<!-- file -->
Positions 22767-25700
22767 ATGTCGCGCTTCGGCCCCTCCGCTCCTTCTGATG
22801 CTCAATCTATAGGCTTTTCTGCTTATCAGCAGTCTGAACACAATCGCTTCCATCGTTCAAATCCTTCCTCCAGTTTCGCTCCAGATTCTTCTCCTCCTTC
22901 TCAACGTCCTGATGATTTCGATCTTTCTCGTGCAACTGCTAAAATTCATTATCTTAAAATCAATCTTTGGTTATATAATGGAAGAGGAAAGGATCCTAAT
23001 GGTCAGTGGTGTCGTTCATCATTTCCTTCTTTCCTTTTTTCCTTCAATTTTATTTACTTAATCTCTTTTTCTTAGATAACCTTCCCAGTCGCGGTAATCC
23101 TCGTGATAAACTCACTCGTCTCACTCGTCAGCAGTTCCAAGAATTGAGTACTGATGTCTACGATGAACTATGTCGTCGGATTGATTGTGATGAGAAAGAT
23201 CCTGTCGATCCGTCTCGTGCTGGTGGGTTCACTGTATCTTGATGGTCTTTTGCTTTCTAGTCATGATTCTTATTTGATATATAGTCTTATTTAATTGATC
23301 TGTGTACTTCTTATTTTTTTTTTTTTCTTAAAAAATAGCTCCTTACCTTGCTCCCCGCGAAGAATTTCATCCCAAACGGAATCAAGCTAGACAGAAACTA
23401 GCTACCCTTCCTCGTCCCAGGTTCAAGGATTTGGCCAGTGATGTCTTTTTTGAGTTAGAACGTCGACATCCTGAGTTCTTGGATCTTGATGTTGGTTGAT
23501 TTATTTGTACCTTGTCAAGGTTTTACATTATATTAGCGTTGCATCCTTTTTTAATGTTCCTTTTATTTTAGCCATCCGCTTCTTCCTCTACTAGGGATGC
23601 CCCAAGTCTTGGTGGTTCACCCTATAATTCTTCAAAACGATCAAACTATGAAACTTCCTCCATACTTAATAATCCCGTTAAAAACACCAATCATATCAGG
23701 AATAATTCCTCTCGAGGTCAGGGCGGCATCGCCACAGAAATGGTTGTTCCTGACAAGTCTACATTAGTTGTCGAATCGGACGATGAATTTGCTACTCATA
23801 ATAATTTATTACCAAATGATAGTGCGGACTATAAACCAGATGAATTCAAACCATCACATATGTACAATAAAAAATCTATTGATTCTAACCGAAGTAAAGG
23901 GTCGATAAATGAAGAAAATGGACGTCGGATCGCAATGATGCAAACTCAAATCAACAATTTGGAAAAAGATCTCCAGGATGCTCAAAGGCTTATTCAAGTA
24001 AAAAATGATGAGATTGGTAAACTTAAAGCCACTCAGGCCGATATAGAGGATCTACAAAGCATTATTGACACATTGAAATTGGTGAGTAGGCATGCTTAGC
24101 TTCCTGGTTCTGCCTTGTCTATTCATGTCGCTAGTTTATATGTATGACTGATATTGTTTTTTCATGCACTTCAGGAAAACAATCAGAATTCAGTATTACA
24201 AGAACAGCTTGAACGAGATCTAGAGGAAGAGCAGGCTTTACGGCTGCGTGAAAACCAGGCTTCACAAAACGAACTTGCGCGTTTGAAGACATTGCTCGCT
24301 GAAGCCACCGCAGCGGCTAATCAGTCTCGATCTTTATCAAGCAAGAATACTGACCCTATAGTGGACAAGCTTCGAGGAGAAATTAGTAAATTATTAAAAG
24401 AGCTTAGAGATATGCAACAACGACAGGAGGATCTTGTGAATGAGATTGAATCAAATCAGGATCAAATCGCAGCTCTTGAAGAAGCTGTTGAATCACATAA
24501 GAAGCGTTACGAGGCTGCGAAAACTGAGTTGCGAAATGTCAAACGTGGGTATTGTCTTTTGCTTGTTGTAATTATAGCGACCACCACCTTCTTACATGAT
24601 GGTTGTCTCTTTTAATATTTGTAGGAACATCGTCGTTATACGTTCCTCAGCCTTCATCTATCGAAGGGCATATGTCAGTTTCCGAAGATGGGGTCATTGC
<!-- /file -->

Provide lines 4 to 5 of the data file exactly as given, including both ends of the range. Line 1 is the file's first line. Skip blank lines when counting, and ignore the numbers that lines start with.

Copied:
22901 TCAACGTCCTGATGATTTCGATCTTTCTCGTGCAACTGCTAAAATTCATTATCTTAAAATCAATCTTTGGTTATATAATGGAAGAGGAAAGGATCCTAAT
23001 GGTCAGTGGTGTCGTTCATCATTTCCTTCTTTCCTTTTTTCCTTCAATTTTATTTACTTAATCTCTTTTTCTTAGATAACCTTCCCAGTCGCGGTAATCC